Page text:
- Jochen Mass celebrates his 75th birthday
- 20 years ago, Bernd Schneider was crowned DTM Champion at the wheel of the Mercedes-Benz CLK
- 65 years ago, Walter Schock/Rolf Moll claimed the European Touring Car Championship
- Adolf Daimler was born 150 years ago – in 1906, he raced at the Herkomer-Konkurrenz Rally
- Mercedes-Benz racing driver Albert Pfuhl passed away on 30 April 2021 at the age of 86
Stuttgart. They all deserve to be admired for their achievements in sports: Jochen Mass shaped the era of Group C racing in Mercedes-Benz racing touring cars – including an overall win in Le Mans. At the wheel of the AMG Mercedes-Benz CLK, Bernd Schneider dominated the 2001 season of the German Touring Car Masters (DTM). In 1956, Walter Schock and Rolf Moll celebrated rally success across Europe together with Mercedes-Benz. Gottlieb Daimler’s youngest son Adolf raced at the wheel of a Mercedes 70 hp in the 1906 Herkomer-Konkurrenz Rally – the era’s toughest reliability race in what had been a recent development at the time: motor racing. Albert Pfuhl was one of the best privately funded drivers competing in touring car races and endurance rallies at the wheel of Mercedes-Benz vehicles. The racing driver and adventurer passed away on 30 April 2021 at the age of 86. Mercedes-Benz looks back at these six characters from very different eras, who contributed to the brand’s motorsport history.
8 September 1871 – Adolf Daimler is born in Karlsruhe
150 years ago, Adolf Daimler was born as the second son of Gottlieb Daimler on 8 September 1871 in Karlsruhe. Like his brother Paul Daimler (Technical Director of Daimler-Motoren-Gesellschaft between 1907 and 1922), he also made a career for himself in automotive engineering. After having graduated in Mechanical Engineering, Adolf Daimler started out at the company in 1899, before being appointed to the Board of Management and becoming Chief Operating Officer of Daimler-Motoren-Gesellschaft in 1907. One year prior, he had raced in a Mercedes 70 hp with a four-cylinder engine at the Herkomer-Konkurrenz Rally, one of the most popular automotive events at the time. This vehicle was said to be a tuned version of the Mercedes 65 hp with a displacement of 9.2 litres. The touring car rally can be traced back to painter, artist and automotive aficionado Hubert von Herkomer. In 1906, a whole 115 years ago, a field of 159 vehicles covered the second edition’s total distance of 1,700 kilometres.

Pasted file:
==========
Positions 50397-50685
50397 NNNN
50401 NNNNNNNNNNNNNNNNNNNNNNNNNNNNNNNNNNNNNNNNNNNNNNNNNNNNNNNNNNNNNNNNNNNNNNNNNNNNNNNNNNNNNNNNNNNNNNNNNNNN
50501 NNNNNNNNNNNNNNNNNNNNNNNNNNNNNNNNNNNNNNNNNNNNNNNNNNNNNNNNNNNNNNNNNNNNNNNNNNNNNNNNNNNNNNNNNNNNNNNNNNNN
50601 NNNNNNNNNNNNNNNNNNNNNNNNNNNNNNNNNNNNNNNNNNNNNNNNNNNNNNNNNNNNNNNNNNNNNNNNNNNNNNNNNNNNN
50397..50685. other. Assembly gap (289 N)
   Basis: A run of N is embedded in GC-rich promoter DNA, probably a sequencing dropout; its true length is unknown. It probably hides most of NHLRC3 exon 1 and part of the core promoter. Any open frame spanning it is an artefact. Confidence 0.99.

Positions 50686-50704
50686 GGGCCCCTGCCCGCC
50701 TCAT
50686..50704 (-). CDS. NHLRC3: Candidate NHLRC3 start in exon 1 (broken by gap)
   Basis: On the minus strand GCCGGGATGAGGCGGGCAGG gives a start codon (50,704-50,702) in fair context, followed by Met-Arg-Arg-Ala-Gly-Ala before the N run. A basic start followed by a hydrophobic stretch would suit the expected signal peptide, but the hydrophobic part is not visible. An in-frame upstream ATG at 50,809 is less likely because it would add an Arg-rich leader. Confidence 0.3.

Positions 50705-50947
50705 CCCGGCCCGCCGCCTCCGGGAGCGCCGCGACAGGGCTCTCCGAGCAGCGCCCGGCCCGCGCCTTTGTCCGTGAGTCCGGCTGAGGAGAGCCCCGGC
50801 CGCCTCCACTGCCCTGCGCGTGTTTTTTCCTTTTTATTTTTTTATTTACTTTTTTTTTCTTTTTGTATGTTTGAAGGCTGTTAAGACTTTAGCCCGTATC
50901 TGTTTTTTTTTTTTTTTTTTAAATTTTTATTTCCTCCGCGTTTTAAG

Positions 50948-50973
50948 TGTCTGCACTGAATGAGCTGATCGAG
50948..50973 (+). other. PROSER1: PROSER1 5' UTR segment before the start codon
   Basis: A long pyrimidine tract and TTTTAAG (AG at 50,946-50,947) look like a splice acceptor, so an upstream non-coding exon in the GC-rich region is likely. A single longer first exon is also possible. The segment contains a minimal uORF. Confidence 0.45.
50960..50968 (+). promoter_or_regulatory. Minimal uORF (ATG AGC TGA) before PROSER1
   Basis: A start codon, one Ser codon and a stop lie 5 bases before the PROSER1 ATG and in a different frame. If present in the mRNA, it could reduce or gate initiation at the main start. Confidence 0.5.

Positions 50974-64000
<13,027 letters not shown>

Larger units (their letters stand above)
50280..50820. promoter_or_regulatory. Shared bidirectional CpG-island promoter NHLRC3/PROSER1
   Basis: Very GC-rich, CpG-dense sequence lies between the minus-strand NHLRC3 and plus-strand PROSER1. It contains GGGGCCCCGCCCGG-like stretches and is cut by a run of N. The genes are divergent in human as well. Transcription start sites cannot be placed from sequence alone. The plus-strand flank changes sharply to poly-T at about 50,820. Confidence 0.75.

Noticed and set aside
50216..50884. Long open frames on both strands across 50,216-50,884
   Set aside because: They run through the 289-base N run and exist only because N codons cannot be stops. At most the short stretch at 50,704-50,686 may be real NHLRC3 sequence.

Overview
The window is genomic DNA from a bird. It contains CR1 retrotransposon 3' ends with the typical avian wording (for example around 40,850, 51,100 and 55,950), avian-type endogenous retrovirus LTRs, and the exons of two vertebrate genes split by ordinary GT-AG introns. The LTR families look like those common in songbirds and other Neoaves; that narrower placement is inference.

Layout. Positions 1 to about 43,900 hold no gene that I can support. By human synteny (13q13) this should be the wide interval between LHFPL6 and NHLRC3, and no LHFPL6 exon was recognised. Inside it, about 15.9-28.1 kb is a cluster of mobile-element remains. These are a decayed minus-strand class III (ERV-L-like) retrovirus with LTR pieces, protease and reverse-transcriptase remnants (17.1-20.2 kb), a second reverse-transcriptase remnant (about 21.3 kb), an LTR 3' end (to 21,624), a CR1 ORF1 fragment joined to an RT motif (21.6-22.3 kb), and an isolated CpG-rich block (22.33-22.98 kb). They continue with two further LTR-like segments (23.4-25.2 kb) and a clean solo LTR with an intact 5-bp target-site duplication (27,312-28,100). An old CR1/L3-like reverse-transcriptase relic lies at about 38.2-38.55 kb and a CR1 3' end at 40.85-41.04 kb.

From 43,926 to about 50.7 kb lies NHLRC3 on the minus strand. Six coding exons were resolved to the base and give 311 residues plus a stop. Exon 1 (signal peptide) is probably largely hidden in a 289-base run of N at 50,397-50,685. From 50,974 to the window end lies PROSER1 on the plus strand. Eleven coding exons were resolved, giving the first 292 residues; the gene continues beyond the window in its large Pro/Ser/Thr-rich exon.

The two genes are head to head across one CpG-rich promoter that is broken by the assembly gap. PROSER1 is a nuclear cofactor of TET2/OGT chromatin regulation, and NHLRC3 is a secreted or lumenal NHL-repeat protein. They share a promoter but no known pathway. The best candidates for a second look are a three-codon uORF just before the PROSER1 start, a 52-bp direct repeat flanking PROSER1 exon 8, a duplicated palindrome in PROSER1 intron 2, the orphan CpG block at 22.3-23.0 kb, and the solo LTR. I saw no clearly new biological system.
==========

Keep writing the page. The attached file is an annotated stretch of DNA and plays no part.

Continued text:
Mercedes had been very successful at the first Herkomer-Konkurrenz Rally in 1905, considered the successor to the Gordon Bennett Cup races. Flinsch & Co., at the time the German Mercedes general distributor based in Frankfurt/Main, proudly placed a full-page advert in the Berliner Tageblatt newspaper on 27 August 1905. It stated that “in a field of 80 competing vehicles, 13 were Mercedes and 7 of these finished in the top 15 classed as having finished the race. Three Mercedes claimed first prize.” At the wheel of these three Mercedes were Edgar Ladenburg, Herman Weigand and Willy Pöge. The advert described the “specialist test of the vehicle’s usability and effective output” as the aim of the rally: four-seater touring cars featuring four seats, wings, lighting, rain guards and a luggage compartment had to prove their endurance, everyday suitability and reliability.